Queen’s also announced this week that its Punchbowl hospital is now certified as Hawaii’s first comprehensive stroke center, meaning patients will have 24-hour access to specialty neurosurgeons seven days a week. The center plans to do more outreach and teach the public about getting the latest medicines quickly after a stroke occurs to try to reverse its effects. The center also is working with other hospitals statewide through telehealth services so that patients in rural communities have access to stroke experts.

The center, established in 2012, will study health disparities among minority populations and research treatments unique to residents that potentially could result in new clinical trials. Stroke is the third leading cause of death in Hawaii, according to Queen’s.

“A lot of cutting-edge new treatments are only available under clinical trials. There may be a potential new drug or therapy that can make people better,” said Kazuma Nakagawa, Queen’s medical director of obstetric neurovascular service. “If (patients) come in with a devastating stroke to the comprehensive stroke center, their chances of having a full recovery and eventually going home is much higher.”

The Numbers Say You Won’t Make It Without a College Degree

Photo from a University of Hawaii-LCC graduation ceremony.

Photo from a University of Hawaii-LCC graduation ceremony.

From “Pay Gap Between College Grads, Everyone Else Hits Record,” Associated Press/Star-Advertiser, 12 Jan. 2017.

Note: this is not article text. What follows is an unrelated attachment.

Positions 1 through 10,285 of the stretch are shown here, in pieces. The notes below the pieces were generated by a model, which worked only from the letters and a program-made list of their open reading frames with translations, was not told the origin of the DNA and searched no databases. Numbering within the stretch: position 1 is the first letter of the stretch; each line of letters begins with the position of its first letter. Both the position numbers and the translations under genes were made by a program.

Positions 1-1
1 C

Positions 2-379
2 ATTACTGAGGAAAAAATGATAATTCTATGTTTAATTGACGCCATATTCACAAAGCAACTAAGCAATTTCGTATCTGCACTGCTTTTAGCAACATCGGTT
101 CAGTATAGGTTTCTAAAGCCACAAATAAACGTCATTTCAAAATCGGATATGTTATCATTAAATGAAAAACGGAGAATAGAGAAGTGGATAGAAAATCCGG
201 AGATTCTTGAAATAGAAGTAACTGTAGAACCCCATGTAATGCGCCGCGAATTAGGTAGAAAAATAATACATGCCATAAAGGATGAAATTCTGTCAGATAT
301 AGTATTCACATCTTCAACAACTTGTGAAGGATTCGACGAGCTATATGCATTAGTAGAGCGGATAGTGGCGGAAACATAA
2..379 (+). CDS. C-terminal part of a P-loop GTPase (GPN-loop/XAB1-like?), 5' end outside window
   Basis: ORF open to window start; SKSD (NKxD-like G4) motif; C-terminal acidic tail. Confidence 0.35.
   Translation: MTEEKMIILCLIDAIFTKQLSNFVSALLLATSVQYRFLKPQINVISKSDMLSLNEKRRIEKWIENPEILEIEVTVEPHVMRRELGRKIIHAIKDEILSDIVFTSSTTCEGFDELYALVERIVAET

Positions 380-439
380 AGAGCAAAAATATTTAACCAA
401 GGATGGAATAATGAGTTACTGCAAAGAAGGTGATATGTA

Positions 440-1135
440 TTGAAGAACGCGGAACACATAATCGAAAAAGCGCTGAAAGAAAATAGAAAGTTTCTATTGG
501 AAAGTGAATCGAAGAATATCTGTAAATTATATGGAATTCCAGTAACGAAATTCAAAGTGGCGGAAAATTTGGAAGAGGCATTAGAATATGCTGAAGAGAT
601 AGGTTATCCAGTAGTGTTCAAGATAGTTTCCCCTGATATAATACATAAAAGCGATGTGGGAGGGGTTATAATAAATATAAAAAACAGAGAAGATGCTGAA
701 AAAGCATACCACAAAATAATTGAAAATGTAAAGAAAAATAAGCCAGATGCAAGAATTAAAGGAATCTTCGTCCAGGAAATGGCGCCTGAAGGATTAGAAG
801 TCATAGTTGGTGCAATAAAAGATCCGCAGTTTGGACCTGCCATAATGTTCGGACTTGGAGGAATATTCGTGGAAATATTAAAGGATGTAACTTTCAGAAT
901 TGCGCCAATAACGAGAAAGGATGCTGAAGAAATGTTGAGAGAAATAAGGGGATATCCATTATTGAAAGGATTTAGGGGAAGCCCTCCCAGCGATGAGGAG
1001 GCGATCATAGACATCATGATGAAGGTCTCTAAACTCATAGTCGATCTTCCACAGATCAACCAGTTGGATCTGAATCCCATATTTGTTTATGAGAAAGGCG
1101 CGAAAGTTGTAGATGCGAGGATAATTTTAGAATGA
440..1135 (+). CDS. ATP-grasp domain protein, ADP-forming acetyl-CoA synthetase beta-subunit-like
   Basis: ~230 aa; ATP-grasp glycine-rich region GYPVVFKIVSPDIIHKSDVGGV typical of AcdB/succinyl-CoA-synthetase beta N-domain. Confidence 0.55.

WASHINGTON >> Americans with no more than a high school degree have fallen so far behind college graduates in their economic lives that the earnings gap between college grads and everyone else has reached its widest point on record.

The growing disparity has become a source of frustration for millions of Americans worried that they — and their children — are losing economic ground.

College graduates, on average, earned 56 percent more than high school grads in 2015, according to data compiled by the Economic Policy Institute. That was up from 51 percent in 1999 and is the largest such gap in EPI’s figures dating to 1973.

Since the Great Recession ended in 2009, college-educated workers have captured most of the new jobs and enjoyed pay gains. Non-college grads, by contrast, have faced dwindling job opportunities and an overall 3 percent decline in income, EPI’s data shows.

“The post-Great Recession economy has divided the country along a fault line demarcated by college education,” Anthony Carnevale, director of Georgetown University’s Center on Education and the Workforce, said in a report last year.

College grads have long enjoyed economic advantages over Americans with less education. But as the disparity widens, it is doing so in ways that go beyond income, from homeownership to marriage to retirement. Education has become a dividing line that affects how Americans vote, the likelihood that they will own a home and their geographic mobility.

The dominance of college graduates in the economy is, if anything, accelerating. Last year, for the first time, a larger proportion of workers were college grads (36 percent) than high school-only grads (34 percent), Carnevale’s research found. The number of employed college grads has risen 21 percent since the recession began in December 2007, while the number of employed people with only a high school degree has dropped nearly 8 percent.

Behind the trend is a greater demand for educated workers, and the retirement of older Americans, who are more likely to be high school-only graduates.

The split is especially stark among white men. For middle-age white men with only high school degrees — the core of President-elect Donald Trump’s support — inflation-adjusted income fell 9 percent from 1996 through 2014, according to Sentier Research, an analytics firm. By contrast, income for white men in the same age bracket who are college graduates jumped 23 percent.  Continue reading

Town Hall Meeting 01/10/17